Get the most important principles of small business web design in this quick video or read the full post below:
1. Use simplicity to give a high-end feel
- Ensure there’s enough White Space throughout the design
- Keep font choices simple, consistent, and highly legible.
- Use different sizes in headlines in text, in general – avoid highly decorative fonts unless you’re sure it matches the companies style. Use their brand style guideline if it exists (if it does, and you spend a ton of time on a site design, you’ll feel heartache later when you realize you have to re-do the whole thing.)
2. Ensure clearcut Visual Hierarchy to emphasize what’s most important
- The first few things they see communicate the story
- A call-to-action is immediately visible
- Prioritize headlines, if they only read one or two things will they know how you can help them, what you do, what makes you different?
3. Use contrast to make sure text is legible, and to increase visual interest.
- Make sure light text is easy to read with dark bg and vice versa
- Alternate light and dark sections or make things stand out by being on their opposite background
- Don’t put colors of the same darkness level next to each other, bad visual vibration (make it greyscale to see)
A small business website design should be super clean and modern, tell the companies story visually and persuasively, create trust with visual trust factors, and call the ideal customer to action – all while being super customer-focused, and clear in it’s visual heirarchy.
4. Study Persuasion, and constantly write with the customer’s benefits in mind (stop talking about YOU the company)
- Copywriting is everything. Take a course in copywriting if you have to… start with Building a StoryBrand by Donald Miller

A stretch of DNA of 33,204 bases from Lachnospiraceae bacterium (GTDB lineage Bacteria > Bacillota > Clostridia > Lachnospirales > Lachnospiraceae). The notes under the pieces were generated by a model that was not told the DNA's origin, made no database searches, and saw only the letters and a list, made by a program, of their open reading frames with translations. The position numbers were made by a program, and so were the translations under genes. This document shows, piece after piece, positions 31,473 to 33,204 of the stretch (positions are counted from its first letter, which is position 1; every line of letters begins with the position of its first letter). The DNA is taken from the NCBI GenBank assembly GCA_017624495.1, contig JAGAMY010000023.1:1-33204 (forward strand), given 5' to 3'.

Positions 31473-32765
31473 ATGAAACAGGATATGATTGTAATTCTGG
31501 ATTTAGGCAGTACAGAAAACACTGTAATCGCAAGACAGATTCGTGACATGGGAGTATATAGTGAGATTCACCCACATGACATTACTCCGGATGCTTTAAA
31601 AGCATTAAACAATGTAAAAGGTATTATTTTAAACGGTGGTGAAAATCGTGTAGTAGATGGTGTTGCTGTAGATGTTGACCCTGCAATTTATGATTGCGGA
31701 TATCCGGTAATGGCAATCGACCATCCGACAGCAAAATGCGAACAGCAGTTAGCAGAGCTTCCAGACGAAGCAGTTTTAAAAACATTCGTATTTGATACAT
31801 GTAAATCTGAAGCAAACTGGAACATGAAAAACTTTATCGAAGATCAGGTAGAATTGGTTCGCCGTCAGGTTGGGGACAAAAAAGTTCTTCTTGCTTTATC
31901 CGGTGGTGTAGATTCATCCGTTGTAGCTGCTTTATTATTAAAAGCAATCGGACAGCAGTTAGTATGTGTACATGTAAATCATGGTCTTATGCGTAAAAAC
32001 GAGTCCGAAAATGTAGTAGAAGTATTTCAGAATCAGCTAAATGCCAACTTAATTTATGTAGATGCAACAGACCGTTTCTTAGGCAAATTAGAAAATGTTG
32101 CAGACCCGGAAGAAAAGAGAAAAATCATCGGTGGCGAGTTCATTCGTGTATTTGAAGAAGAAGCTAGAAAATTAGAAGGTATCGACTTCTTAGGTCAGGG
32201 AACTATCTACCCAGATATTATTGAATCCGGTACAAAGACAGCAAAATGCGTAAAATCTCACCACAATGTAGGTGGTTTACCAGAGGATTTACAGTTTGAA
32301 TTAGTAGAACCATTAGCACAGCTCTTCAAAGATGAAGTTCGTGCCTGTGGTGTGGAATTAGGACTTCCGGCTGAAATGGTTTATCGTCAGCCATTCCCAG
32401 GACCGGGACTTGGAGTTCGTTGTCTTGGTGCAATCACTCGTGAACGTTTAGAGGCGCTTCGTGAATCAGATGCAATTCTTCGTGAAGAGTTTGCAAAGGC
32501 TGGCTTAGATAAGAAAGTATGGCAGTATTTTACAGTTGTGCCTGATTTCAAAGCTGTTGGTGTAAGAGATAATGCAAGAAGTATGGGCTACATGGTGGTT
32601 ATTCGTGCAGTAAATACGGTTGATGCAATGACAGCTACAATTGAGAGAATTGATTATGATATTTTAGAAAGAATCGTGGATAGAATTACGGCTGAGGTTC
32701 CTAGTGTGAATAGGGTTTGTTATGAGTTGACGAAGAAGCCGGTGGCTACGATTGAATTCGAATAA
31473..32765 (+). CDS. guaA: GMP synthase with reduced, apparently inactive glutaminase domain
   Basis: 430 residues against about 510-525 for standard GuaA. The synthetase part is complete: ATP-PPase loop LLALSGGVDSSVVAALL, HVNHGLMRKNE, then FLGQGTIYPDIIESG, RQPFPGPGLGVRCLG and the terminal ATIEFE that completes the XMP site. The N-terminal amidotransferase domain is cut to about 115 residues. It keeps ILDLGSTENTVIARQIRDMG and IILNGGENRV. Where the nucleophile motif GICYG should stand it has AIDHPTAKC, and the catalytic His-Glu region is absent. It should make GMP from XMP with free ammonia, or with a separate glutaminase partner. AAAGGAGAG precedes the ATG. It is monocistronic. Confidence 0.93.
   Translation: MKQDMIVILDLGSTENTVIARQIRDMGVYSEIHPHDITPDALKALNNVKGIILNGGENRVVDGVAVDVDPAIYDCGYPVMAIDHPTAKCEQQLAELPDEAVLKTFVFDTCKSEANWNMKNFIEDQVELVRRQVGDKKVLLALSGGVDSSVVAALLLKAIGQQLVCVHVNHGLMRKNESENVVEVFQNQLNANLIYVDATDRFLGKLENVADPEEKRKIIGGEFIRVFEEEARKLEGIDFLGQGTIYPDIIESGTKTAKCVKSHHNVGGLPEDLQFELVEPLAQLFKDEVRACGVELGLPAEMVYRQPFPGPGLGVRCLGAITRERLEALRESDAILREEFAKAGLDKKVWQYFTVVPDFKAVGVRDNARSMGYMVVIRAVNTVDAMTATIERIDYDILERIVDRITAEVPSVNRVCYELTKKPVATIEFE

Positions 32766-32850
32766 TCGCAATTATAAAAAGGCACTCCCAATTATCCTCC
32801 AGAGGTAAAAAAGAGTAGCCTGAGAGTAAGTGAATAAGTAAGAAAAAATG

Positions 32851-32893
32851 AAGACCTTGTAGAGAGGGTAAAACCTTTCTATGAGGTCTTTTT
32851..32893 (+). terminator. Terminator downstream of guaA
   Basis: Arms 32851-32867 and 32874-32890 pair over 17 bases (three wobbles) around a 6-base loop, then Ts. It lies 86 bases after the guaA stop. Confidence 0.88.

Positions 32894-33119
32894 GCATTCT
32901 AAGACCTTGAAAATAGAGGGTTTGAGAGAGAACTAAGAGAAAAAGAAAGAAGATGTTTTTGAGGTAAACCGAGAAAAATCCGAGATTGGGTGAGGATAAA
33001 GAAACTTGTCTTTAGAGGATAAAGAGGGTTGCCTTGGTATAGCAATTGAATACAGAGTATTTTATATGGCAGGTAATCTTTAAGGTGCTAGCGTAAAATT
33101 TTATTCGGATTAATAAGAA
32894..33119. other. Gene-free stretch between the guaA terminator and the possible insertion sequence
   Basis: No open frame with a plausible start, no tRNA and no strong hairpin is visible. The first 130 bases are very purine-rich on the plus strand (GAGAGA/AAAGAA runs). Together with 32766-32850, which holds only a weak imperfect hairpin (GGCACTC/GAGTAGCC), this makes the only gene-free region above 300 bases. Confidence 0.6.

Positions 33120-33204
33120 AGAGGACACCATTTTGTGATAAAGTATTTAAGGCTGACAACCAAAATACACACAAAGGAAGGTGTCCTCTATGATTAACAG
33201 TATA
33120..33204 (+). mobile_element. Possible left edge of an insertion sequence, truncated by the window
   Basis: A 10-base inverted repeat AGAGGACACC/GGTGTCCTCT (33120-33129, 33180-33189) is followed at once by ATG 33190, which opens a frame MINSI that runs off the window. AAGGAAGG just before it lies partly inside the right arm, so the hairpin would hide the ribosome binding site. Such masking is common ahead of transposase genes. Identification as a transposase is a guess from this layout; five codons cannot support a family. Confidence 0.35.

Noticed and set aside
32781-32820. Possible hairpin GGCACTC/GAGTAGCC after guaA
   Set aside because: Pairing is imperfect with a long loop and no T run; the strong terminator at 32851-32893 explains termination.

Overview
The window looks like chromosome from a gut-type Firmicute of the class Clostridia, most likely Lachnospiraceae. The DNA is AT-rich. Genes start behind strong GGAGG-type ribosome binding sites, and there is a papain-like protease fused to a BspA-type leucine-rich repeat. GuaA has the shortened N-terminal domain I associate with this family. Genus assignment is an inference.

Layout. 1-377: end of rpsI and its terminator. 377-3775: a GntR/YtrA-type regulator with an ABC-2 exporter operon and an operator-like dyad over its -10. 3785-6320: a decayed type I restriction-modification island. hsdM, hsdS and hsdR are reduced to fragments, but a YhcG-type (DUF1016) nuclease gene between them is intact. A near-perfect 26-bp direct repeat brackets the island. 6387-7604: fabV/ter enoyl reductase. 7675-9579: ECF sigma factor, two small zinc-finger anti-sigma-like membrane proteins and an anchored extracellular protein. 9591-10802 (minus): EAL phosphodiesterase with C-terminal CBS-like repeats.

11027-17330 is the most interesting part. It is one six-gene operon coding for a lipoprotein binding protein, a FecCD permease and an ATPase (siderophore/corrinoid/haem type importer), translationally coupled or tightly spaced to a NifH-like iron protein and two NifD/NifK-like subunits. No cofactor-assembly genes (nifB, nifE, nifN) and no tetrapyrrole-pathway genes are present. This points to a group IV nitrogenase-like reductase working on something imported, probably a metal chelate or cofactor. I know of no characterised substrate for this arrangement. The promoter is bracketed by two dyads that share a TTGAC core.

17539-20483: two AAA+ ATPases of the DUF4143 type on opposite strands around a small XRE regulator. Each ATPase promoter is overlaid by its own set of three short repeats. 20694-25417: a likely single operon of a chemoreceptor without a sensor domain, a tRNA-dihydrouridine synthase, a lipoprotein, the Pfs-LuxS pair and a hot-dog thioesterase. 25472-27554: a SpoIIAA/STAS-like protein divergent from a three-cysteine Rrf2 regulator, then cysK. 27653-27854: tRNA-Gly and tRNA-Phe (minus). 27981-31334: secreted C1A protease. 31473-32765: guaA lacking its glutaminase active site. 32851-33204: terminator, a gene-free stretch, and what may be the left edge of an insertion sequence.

- Headlines should be short and sweet and be YOU the customer focused.
- Constantly talk about benefits, not features. Help them imagine themselves enjoying the benefits with smiling people, how would they look after their receiving the benefits.
5. Help them trust you.
- Testimonials reviews w/ a visual 5 stars, a picture of the person & where they left the review are highly trustworthy.
- All of your credentials, awards, or the logos of your clients (possibly muted & grayscaled can give credibility quickly)
- Projects, case studies, and visual evidence to your hard work – updated regularly helps grow the trust.
6. Call them to action
- The menu bar, the homepage right when you land, each key service page, and the end of every page should have a clear, compelling call to action with a button, and often imagery to draw attention.
- Use a blend of ‘trust factors’ alongside your call-to-action to ‘decrease friction’ to taking the next step.
- Use contrast in the color, and use a brighter or prominent call-to-action for your main action button, and use that color less throughout the design to make sure it stays visually prominent.